President-elect Clinton has done what he promised to do: bring new faces and new ideas to his Cabinet, make his Cabinet look more like America, and do it all before Christmas. No small feat, to be sure.
Zoe Baird's nomination to be U.S. attorney general came after much public speculation about whether Clinton would indeed appoint the first woman to head the Justice Department. The 40-year old general counsel for Aetna Life & Casualty Co. will also be one of the youngest ever. Baird is somewhat of a political unknown but she has attracted considerable attention in the corporate community. A campaign adviser to Clinton with experience in the Carter Administration, she is one of the first women to be general counsel to a Fortune 500 corporation. Baird developed and led a high-profile initiative at Aetna to get corporate counsel to better manage their legal costs.
Clinton's nominee for Agriculture secretary, Rep. Mike Espy, 39, is the first black congressman from Mississippi since Reconstruction. His district includes the Mississippi Delta, some of the richest agricultural land in America and some of its poorest people. Espy has been interested in improving the lives of American farmers since he joined the Congress in 1986, serving on the Agriculture and related committees, and had aggressively sought the Cabinet Agriculture post.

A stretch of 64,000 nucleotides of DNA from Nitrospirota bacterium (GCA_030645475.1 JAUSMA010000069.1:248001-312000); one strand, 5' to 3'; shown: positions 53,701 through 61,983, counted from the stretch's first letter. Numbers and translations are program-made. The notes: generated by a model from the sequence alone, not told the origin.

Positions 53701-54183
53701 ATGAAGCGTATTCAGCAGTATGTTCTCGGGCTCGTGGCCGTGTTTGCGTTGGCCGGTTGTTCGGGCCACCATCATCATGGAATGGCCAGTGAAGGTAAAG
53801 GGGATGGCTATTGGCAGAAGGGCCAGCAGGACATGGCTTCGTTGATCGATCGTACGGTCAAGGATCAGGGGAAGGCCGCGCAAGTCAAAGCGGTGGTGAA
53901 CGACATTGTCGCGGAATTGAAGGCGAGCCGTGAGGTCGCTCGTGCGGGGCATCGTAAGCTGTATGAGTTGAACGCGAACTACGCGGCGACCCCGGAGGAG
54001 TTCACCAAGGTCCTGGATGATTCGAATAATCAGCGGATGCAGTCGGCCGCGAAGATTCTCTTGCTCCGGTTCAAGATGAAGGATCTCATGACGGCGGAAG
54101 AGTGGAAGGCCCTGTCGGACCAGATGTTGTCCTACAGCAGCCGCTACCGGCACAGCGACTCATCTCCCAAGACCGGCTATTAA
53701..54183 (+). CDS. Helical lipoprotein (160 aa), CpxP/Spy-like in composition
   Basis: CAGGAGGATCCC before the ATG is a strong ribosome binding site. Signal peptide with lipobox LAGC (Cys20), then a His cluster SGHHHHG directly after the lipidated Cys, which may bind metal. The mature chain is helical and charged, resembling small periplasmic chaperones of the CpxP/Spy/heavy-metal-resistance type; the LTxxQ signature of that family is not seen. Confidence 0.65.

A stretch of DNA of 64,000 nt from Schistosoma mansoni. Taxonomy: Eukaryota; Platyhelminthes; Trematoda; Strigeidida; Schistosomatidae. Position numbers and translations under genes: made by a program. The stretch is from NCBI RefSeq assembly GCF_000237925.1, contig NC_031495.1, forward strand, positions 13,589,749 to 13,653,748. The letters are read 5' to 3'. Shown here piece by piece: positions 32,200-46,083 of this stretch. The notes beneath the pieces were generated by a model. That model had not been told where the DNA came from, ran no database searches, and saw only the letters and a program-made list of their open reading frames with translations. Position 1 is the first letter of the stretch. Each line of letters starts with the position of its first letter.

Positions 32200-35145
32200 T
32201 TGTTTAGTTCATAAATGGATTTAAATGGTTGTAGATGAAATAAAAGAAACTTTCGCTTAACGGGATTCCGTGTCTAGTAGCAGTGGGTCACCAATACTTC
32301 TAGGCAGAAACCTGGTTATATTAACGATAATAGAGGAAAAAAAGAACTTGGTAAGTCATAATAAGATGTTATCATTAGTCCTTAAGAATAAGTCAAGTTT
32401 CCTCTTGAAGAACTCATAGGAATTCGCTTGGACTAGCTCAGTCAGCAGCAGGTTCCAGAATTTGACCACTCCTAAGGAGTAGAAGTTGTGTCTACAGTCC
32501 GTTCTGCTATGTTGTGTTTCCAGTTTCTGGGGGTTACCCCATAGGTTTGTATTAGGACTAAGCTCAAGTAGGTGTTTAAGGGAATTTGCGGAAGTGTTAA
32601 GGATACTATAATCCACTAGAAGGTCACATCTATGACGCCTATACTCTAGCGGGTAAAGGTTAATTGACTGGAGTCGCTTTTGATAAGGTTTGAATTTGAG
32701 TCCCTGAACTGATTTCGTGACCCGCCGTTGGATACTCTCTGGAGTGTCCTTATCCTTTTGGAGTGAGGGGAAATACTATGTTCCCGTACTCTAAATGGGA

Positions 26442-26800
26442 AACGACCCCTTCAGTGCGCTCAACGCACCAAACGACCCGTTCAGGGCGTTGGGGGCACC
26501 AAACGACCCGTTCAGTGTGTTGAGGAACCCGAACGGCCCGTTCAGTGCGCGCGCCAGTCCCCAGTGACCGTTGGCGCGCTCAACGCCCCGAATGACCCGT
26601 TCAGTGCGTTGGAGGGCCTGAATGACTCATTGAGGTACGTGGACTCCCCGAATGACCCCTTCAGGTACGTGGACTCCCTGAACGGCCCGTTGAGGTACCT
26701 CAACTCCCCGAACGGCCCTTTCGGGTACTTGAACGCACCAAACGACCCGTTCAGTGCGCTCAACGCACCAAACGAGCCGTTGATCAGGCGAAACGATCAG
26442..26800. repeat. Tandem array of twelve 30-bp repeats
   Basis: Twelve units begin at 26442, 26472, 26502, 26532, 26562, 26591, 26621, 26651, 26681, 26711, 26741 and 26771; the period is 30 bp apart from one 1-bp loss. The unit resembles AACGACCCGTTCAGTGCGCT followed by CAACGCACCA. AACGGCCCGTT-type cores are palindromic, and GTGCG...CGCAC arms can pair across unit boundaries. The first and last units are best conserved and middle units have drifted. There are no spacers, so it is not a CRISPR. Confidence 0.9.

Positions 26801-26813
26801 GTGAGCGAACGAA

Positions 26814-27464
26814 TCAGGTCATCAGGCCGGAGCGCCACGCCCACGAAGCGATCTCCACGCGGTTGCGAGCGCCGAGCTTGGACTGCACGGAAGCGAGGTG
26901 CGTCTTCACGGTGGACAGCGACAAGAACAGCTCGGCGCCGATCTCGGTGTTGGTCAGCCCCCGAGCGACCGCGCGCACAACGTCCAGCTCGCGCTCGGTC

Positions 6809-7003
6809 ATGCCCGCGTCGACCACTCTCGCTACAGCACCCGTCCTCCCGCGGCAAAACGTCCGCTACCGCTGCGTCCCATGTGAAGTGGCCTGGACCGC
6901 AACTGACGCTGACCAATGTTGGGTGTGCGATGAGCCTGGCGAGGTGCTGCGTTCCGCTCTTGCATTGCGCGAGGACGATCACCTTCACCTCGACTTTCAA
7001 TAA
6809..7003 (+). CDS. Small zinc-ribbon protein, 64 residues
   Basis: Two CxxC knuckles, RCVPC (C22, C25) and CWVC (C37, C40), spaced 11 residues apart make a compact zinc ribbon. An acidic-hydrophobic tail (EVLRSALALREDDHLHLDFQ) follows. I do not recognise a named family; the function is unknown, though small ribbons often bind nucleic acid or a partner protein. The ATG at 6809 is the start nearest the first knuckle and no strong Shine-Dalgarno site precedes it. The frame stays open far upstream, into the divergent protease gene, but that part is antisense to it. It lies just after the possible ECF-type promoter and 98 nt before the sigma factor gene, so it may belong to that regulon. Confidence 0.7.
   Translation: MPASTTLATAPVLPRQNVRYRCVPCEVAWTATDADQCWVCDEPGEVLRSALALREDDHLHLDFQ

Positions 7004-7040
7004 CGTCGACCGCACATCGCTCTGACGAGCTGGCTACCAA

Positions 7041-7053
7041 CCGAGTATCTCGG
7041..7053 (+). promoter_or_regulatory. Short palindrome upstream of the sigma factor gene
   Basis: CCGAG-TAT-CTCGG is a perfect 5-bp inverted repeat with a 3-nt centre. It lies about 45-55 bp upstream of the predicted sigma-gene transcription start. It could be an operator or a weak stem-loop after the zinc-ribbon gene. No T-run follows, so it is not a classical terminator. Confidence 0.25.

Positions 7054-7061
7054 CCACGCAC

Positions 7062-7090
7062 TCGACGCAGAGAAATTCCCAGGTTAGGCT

Bruce Babbitt, the 54-year old former Arizona governor and one-time presidential aspirant, is an excellent nominee for Interior secretary. As head of the nonpartisan League of Conservation Voters, Babbitt has long been vocal about the need to better protect America's natural resources. But Babbitt sees environmental concerns as global now and his influence will no doubt be key in the development of Clinton's policies on global warming and the implementation of the North American Free Trade Agreement.
Federico Pena, 45, former mayor of Denver, lead Clinton's transition team on transportation issues and will now head the Transportation Department. While mayor, Pena launched the $3-billion Denver International Airport, scheduled to open next fall.
With younger nominees, as well as three women, two Latinos and four African-Americans, Clinton has picked a Cabinet that better represents America's diversity.